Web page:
Orphans X in Culpeper: LOC, NYU highlight lost recordings

Posted by on Apr 14, 2016

 The Library of Congress Packard Campus Theater in Culpeper hosts the tenth edition of the biennial Orphan Film Symposium April 6 to 9. "Orphans X" is presented in conjunction with New York University Cinema Studies and highlights orphan films, previously neglected cinematic works.


The Library of Congress Packard Campus Theater in Culpeper hosts the tenth edition of the biennial Orphan Film Symposium April 6 to 9. “Orphans X” is presented in conjunction with New York University Cinema Studies and highlights orphan films, previously neglected cinematic works.

Orphans X in Culpeper: LOC, NYU highlight lost recordings

 

by Allison Brophy Champion
Film and sound aficionados from 18 countries are coming to Culpeper this week for a cultural event highlighting neglected and forgotten recordings. The Library of Congress Packard Campus on Mount Pony – repository for the world’s largest and most comprehensive collection of moving images and sound recordings – hosts the 10th edition of the biennial Orphan Film Symposium Wednesday through Saturday with a free public event at the State Theatre to end the week.

 
“Orphans X: Sound,” presented in conjunction with New York University Cinema Studies, is an international gathering of archivists, scholars, filmmakers, curators, preservationists, technical experts and others devoted to saving, studying, and screening “orphan films,” according to Mike Mashon, head of the Library of Congress Moving Image Section. This theme of this year’s program is sound, adding radio and other audio recordings to the mix of film, video and digital media.

 
Attendees will see and hear works documenting more than a century of history – from the 1912 Edison Kinetophone sound film to the new Austrian feature film, “Dreams Rewired.”
“The program is loaded with fascinating stuff,” he said Monday.

 
Highlights will include – Media artist Evan Meaney’s Big Sleep (2015), a video about digital preservation and decay; an evening with legendary film restoration expert Robert Gitt presenting “The Sound of Movies, 1933-1972”; Bill Morrison’s previously unreleased 1992 interviews with Howard Walls and Kemp Niver, early curators of the Library’s renowned Paper Print Collection, as well as a presentation of the Library’s newest scanning technologies applied to the paper prints; Jeff Martin’s discovery of an amateur audio recording of an American POW talking over short-wave radio from a Japanese prison camp in 1943; a roundtable report from the Radio Preservation Task Force, a new national effort to unite the efforts of scholars and archivists and an evening of screening by filmmaker Sasha Waters Freyer, recipient of the symposium’s Helen Hill Award for independent artists of distinction.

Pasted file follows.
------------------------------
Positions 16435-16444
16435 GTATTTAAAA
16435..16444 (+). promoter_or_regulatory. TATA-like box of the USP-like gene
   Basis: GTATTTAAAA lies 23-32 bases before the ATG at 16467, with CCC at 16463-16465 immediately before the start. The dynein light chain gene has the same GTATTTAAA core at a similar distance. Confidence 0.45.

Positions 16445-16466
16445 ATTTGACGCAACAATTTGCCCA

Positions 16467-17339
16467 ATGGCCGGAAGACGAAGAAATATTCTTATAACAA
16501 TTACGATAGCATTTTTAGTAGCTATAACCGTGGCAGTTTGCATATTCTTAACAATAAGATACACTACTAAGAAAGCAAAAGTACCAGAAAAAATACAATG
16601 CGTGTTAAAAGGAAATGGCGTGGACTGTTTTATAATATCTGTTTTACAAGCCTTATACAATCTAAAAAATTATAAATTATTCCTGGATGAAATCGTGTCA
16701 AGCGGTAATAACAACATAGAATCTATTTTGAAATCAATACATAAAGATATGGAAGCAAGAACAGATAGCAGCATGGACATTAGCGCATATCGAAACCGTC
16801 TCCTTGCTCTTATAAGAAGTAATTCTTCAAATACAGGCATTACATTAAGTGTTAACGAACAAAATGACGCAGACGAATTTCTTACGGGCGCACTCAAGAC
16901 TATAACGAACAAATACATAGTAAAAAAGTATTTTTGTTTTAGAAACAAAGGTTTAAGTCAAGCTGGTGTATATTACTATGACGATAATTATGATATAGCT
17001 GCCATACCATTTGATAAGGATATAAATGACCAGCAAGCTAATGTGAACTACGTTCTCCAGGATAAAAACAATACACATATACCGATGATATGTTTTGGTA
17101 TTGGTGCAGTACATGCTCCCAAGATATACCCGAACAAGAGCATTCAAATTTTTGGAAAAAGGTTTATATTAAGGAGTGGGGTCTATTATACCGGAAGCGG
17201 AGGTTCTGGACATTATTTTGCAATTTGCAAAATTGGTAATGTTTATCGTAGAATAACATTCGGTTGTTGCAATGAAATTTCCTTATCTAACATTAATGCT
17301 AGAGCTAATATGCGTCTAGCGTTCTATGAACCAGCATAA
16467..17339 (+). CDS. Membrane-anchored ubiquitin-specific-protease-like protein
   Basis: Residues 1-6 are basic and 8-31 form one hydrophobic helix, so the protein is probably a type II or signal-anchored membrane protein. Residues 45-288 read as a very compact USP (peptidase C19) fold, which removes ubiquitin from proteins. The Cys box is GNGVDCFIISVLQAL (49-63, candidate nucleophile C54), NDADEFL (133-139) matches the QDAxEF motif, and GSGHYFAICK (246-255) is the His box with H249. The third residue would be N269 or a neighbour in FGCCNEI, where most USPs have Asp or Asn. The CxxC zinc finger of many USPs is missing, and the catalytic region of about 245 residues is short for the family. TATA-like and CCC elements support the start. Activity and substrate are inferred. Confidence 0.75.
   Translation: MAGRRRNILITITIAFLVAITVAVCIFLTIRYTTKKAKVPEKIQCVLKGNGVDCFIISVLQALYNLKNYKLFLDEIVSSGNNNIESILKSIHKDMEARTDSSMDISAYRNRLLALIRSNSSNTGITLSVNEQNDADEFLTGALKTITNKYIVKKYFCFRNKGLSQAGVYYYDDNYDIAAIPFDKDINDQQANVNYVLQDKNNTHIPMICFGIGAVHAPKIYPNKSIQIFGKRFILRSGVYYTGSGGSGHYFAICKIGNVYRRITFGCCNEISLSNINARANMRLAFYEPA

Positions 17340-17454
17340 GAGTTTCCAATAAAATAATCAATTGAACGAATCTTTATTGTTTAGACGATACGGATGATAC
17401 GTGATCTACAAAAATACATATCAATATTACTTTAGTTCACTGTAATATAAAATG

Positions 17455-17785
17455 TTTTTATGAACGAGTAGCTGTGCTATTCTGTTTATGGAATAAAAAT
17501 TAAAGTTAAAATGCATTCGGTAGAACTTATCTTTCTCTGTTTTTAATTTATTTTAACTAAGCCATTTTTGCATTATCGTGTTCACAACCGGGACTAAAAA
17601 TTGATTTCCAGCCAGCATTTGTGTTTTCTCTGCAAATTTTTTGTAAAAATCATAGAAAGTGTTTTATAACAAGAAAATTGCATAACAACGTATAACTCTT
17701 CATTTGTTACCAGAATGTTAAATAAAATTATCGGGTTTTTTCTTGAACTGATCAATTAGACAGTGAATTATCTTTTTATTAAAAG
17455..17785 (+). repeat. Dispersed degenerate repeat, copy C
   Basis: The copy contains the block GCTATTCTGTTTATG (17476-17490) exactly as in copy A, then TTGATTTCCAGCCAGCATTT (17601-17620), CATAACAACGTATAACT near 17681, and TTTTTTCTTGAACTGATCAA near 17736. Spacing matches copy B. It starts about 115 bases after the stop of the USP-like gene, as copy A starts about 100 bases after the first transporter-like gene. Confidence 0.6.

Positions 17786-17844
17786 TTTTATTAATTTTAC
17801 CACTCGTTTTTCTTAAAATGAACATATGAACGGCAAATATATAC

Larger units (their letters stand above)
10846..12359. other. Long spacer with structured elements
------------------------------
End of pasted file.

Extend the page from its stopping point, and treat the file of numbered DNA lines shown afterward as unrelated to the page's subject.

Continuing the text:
Mashon expects up to 170 attendees at the week’s sessions in the Packard Theater.

 

Local benefits of the three-day, four-night event, in addition to culture, will be economic with participants lodging locally and dining – as part of the official program – Thursday night at Shawn’s Smokehouse BBQ and Saturday night at the Culpeper Center.

 

Orphan X culminates Saturday night at 8 the Culpeper State Theatre with a free public screening of a montage of clips as part of a two-hour program, “Celebrating Sounds from Everywhere: An Orphant Medley.” Following the program, desserts and drinks will be served courtesy of The Frenchman’s Corner of Culpeper and Neuhaus Chocolatier, Old House Vineyards and Prince Michel Vineyard & Winery.

 
Saturday night at the State Theatre concludes with a “sneak preview/world premiere” at 10:30 of Andy Warhol’s experimental short film from 1965, “Drunk,” with an introduction by Greg Pierce, from The Andy Warhol Museum, and Katie Trainor with The Museum of Modern Art. Patrons are encouraged to donate to the State Theatre’s Education Programs Scholarship Fund.
NYU Associate Professor of Cinema Dan Streible, founding director of the Orphan Film Symposium, programmed this week’s entire event with Mashon.

 
“We are excited to showcase dozens of rediscovered films, some newly preserved,” Streible said. “Our goal was to feature knowledgeable speakers presenting seldom-seen films and to place those in dialog with the Library of Congress’ unrivaled recorded sound collections as well as its video and film holdings.”

 
The Packard Campus, a former a Cold War era bunker and Federal Reserve built into the side of Mount Pony, today houses 6.3 million collection items including 1.2 million moving image, 3 million recorded sound and 2.1 million supporting scripts, posters, photos, etc.

Allison Brophy Champion is a news reporter for The Culpeper Star-Exponent. You can contact her at 540-825-0771 ext. 101 or abrophy@starexponent.com.